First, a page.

The Gulf Today - Panorama - - HAVE YOU HEARD? -

Re­searchers have ge­net­i­cally mod­i­fied a com­mon in­door plant — pothos ivy — to re­move pol­lu­tants in­side the house in­clud­ing chlo­ro­form and ben­zene that have been linked to can­cer, ac­cord­ing to a new study. The mod­i­fied plants ex­press a protein, called P450

2E1 or 2E1, that trans­forms these com­pounds into mol­e­cules that the plants can then use to sup­port their own growth.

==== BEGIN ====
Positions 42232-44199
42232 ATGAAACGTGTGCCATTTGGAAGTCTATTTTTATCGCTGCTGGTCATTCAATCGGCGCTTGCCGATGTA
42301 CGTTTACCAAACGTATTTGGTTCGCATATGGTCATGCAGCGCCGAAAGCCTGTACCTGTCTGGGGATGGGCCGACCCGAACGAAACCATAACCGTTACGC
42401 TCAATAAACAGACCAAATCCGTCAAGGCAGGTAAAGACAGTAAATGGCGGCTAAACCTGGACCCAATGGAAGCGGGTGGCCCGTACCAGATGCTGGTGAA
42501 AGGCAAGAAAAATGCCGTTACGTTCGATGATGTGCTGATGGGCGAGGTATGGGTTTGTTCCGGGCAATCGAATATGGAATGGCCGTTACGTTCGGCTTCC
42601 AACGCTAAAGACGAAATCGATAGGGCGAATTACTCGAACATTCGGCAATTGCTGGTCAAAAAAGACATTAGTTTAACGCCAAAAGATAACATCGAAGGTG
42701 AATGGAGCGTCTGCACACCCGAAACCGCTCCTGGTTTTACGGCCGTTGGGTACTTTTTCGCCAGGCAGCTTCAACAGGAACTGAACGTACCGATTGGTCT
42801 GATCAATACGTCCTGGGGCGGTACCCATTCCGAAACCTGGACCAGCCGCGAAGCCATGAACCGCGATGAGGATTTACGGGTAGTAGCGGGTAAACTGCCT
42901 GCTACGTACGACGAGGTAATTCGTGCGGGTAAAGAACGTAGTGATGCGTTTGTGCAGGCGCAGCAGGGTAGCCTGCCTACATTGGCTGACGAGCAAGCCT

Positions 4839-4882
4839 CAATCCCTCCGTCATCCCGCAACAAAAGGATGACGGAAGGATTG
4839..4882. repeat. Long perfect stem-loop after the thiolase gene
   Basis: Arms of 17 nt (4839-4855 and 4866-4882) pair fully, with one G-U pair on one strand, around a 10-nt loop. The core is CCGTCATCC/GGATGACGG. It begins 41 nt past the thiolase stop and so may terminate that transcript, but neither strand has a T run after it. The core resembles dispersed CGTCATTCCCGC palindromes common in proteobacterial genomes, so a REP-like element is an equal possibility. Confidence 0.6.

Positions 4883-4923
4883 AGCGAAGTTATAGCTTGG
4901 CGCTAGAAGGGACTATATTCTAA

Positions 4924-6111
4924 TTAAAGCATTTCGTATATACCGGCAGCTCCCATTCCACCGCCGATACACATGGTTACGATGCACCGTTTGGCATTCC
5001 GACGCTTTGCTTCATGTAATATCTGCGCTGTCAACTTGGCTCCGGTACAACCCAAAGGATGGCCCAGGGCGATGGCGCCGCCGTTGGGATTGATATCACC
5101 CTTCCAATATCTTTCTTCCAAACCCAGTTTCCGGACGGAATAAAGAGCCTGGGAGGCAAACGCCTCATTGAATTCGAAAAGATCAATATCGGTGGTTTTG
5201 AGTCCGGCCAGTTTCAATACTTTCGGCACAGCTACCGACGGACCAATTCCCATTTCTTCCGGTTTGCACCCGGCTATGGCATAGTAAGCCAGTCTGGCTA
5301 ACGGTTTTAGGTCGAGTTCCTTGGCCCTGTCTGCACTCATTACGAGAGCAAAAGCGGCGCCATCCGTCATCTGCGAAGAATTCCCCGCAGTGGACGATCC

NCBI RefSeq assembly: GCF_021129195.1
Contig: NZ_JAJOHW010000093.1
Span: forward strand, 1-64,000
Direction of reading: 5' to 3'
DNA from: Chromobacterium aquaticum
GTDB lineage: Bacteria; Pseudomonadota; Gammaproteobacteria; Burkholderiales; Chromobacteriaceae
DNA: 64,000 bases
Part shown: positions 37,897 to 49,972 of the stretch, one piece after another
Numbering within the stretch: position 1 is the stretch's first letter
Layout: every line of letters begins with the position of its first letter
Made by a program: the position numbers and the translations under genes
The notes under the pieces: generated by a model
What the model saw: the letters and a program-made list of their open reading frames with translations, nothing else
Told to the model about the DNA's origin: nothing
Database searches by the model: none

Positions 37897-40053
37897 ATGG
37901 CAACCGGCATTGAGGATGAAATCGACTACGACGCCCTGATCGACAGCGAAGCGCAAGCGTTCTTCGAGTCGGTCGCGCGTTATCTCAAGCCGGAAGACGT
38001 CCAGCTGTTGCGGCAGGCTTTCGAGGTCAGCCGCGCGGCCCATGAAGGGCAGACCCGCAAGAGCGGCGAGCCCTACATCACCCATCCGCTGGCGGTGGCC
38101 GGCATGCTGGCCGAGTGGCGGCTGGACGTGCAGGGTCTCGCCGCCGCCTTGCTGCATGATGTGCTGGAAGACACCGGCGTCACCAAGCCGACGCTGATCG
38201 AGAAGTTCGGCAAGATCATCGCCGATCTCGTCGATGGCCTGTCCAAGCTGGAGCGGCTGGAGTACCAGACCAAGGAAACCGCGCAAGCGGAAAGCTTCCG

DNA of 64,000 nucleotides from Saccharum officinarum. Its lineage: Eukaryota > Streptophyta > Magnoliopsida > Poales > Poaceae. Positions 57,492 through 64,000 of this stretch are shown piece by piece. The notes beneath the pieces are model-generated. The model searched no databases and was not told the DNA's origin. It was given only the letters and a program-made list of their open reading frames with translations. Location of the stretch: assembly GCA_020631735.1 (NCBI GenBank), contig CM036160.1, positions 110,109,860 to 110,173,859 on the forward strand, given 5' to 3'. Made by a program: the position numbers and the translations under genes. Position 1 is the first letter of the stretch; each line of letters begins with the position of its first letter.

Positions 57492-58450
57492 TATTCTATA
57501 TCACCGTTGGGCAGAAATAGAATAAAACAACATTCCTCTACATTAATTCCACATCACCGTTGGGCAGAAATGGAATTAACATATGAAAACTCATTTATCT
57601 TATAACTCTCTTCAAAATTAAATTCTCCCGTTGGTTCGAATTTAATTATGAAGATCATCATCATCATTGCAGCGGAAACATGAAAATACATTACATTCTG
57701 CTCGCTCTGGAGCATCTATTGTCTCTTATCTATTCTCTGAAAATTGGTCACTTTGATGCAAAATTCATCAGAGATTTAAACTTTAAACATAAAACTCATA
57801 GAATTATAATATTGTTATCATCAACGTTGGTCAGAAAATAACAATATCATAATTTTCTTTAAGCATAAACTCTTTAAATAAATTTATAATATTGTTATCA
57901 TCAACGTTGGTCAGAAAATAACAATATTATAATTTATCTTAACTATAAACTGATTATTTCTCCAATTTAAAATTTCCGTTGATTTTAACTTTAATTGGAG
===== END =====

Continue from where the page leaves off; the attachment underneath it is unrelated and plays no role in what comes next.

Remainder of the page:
“Peo­ple have not re­ally been talk­ing about these haz­ardous or­ganic com­pounds in homes, and I think that is be­cause we could not do any­thing about them,” said Stu­art Strand, pro­fes­sor at the Univer­sity of Wash­ing­ton. The team tested how well their mod­i­fied plants could re­move the pol­lu­tants from air com­pared to nor­mal pothos ivy. They put both types of plants in glass tubes and then added either ben­zene or chlo­ro­form gas into each tube. Over 11 days, they tracked how the con­cen­tra­tion of each pol­lu­tant changed in each tube. Find­ings showed that for the un­mod­i­fied plants, the con­cen­tra­tion of either gas did not change over time. How­ever, for the mod­i­fied plants, the con­cen­tra­tion of chlo­ro­form dropped by 82 per cent af­ter three days, and it was al­most un­de­tectable by day six.

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